The best reason to become a landlord is to make money and have a passive income. But it has risks, and if the stress is higher than the revenue, it may be time to sell your rental property.
Homeowners look at the market when deciding to sell. As a rental property owner, you have additional factors to consider. Here are 6 signs it is time to sell your rental property.
1. You’re a Remote Landlord
Being a landlord is a hands-on, on-site job. There are a lot of things you have to do:
- Find and screen tenants
- Sort paperwork
- Ensure regulations are met
- Repair and maintain the property
Your landlord duties take time and effort. Performing from a remote location makes things more difficult, for you and your tenants.
Showing, repairs, evictions – these all require a drive, or worse a flight. You can hire a property manager to handle things for you, but then a portion of your passive income goes to them.
2. Too Much Trouble
Being a landlord, you are always on call, should a tenant need you. Do your tenants call late at night when a system is busted? Or maybe they just like to nag you?
Do your tenants damage the property time and time again? Are they noisy, and you get constant complaints from neighbors? What about involvement with the police for one reason or another? These horror stories are real.
If a property is more trouble than it’s worth, and being a landlord becomes a full-time job, it is time to sell.
3. You’re Ready to Move On
Things change and being a landlord no longer fits in your life plan. It’s fine.
Maybe you need to move, or another source of income became available, or you need to focus on your family. Whatever the reason, you cannot afford to put your time and money in your rental property anymore. You need to sell it so that it’s one less thing for you to worry about.
4. Too Many Expenses
Let’s face it, maintaining a living space for tenants is expensive. There are repairs and scheduled maintenance, not to mention property taxes and insurance, and it all adds up.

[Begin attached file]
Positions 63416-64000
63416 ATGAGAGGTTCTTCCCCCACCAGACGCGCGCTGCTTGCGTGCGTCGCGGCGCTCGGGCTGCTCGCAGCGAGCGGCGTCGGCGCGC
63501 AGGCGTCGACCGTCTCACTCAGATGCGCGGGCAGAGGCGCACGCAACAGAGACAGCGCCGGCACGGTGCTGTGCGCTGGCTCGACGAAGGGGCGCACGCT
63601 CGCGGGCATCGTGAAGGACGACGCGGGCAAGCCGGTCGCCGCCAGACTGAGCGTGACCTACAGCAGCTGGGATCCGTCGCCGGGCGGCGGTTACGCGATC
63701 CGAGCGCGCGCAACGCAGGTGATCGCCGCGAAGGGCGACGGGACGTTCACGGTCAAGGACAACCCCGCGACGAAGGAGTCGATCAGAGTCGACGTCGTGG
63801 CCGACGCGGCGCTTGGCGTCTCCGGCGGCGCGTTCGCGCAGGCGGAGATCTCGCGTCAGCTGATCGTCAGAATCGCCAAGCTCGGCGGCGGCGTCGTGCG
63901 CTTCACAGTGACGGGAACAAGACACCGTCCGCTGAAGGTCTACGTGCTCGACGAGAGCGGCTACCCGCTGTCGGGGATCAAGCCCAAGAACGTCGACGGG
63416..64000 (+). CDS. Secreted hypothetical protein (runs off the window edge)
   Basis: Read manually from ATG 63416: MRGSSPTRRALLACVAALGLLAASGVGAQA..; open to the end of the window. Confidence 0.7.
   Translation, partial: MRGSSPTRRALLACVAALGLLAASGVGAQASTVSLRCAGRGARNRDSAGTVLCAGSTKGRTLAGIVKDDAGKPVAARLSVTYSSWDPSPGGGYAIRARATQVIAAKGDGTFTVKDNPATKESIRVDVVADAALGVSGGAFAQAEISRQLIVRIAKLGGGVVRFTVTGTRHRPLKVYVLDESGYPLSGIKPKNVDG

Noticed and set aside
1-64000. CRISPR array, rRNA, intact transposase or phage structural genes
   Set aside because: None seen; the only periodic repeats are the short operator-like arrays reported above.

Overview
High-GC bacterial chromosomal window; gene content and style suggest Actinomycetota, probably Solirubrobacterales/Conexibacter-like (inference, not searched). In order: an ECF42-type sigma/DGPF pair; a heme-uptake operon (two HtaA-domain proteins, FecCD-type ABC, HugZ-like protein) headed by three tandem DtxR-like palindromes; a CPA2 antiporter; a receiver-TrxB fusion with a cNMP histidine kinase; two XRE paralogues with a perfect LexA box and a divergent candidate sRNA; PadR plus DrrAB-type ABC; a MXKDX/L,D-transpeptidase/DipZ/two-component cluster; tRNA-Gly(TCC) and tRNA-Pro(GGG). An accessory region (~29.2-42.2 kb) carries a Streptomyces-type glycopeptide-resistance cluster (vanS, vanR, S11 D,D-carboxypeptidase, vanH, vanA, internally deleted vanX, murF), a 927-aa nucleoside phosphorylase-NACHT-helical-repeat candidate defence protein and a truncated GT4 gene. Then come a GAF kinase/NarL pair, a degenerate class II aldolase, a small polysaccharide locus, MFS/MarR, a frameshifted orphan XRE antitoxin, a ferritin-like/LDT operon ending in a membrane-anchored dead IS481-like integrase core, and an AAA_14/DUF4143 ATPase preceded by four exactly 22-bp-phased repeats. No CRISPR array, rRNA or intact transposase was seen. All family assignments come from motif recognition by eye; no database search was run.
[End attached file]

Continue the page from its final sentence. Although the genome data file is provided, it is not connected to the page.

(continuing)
If it costs more to keep the property functioning and up to par with health codes than its yearly profit, selling is the more affordable option.
5. No Positive Cash Flow
You became a landlord to make a passive income. If you are losing money or just breaking even, it is time to reevaluate your situation.
There are several reasons your cash flow could be diminishing:
- Costly repairs and maintenance;
- Property tax increases;
- Unpredictable and unexpected vacancies;
- Utility and insurance costs rise; or
- Market rents drop.
These are the risks you accept as a landlord. Managing rental property is a numbers game, and if you don’t come out on top, why continue?
6. Non-Paying Tenants
Of all the common landlord-tenant issues, tenants that pay late or not at all is the worst.
Evictions are costly and time-consuming, or maybe you are not allowed to evict the tenants. A case like this would be if the tenants file for bankruptcy and the court grants them an automatic stay. They stay in your rental property, free of rent, and you lose out on payments.
So What Do I Do?
If you want to sell fast, forgo repairs, and unburden yourself of bad tenants, sell to a real estate investor. Most investors pay cash for rental properties “as-is” – damaged, neglected, and even with bad tenants still living there. The investor pays all closing costs and additional sale fees, saving you money on traditional listing sales.
You can enjoy a quick closing, in a month, 15 days or less – you choose the date.
Using your cash proceeds, you can then invest in a new rental property and resume a passive income, or use it as needed. You have the cash, you have the choice. You are no longer locked down by a problem property and landlord responsibilities.